Japan’s major carmakers got a boost in earnings and profits in fiscal 2005 but the figures show many are relying on overseas sales, mainly in the United States, as domestic sales stagnate.

Toyota Motor Corp. reported a record 21.04 trillion yen in earnings for fiscal 2005, closing in on General Motors Corp., whose revenue was $192.6 billion (21.38 trillion yen), in the business year through December.

Toyota and Nissan Motor Co., Japan’s top two automakers, boosted their sales in the U.S., but domestic sales declined slightly in fiscal 2005.

Some observers are worried that the carmakers’ increased presence in the U.S. market may trigger trade friction — which in the 1980s caused “Japan bashing” and a U.S. threat of economic sanctions.

Nobuyoshi Yoshida, president of Automotive Business Practice Institute, discounted this concern, however, noting that Japanese carmakers have shifted production to the U.S. and are key employers there.

“Unlike in the ’80s, Japanese companies have built factories (in the U.S.) and hired locals,” Yoshida said. “They have contributed to local profits and welfare.”

Japanese automakers produced 4.1 million vehicles in North America in 2005, a leap from 2.99 million in 2000, according to the Japan Automobile Manufacturers Association.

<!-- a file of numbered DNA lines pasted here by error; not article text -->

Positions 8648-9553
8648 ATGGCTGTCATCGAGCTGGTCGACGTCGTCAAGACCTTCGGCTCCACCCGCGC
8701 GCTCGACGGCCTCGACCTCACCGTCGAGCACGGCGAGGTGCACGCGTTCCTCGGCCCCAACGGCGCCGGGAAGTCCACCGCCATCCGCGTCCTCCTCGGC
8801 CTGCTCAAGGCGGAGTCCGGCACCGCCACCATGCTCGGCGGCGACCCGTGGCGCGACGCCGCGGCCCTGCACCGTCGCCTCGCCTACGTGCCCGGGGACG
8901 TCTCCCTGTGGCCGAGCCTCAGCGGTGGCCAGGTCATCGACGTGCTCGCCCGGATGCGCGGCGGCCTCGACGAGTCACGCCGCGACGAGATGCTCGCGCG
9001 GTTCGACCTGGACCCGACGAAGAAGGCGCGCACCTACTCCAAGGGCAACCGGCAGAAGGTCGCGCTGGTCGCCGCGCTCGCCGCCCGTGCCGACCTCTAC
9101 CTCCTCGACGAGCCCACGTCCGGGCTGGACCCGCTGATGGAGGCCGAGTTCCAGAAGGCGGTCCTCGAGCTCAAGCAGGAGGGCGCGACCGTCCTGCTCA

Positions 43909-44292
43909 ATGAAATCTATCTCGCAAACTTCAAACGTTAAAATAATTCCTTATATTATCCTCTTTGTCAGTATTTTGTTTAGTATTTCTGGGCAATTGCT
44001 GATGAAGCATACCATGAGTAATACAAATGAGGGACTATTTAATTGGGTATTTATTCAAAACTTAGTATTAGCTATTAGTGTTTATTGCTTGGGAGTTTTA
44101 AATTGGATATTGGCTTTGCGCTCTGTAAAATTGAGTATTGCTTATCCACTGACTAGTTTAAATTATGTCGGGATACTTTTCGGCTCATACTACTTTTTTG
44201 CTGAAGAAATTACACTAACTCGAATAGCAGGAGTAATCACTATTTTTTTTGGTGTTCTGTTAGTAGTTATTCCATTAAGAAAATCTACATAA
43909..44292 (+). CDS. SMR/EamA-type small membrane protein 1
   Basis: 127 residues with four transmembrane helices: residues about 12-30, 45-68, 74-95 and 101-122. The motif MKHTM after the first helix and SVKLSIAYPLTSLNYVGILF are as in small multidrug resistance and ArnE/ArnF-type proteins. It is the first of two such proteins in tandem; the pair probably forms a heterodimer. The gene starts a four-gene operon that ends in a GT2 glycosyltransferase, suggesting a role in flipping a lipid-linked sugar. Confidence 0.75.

Their next target, Yoshida said, is the so-called BRICs emerging economies — Brazil, Russia, India and China — where small and cheap but less profitable cars are popular.

“Small cars require advanced technology, and Japanese companies currently have the upper hand,” Yoshida said, noting Japanese automakers probably will dominate the market in developing countries.

Despite the brisk sales overseas, the flat trend in the fiercely competitive home market is a problem prompting carmakers to rethink their domestic strategies.

Honda Motor Co. and Nissan have reorganized their retail sales and streamlined outlets, which had been grouped to sell only certain models. All retail outlets now offer the entire range of vehicles.

But the strategy has not paid off yet — at least not for Nissan.

“We think Nissan deserves a better performance in Japan,” Nissan President Carlos Ghosn told reporters last month, commenting on company figures for fiscal 2005.

Nissan’s sales slipped 0.7 percent to 842,000 units in Japan — the first decline in four years.

While the two companies are moving into defensive positions, Toyota is going on the offense.

Toyota, which controls about 44 percent of the domestic market, announced in March it will maintain its five distinct retail sales channels, and give three of them new logos and colors.

“We believe it is important to reinforce the image of each channel,” Toyota President Katsuaki Watanabe told a news conference Wednesday. “We do not intend to change Toyota’s four sales channels or the Lexus” channel.

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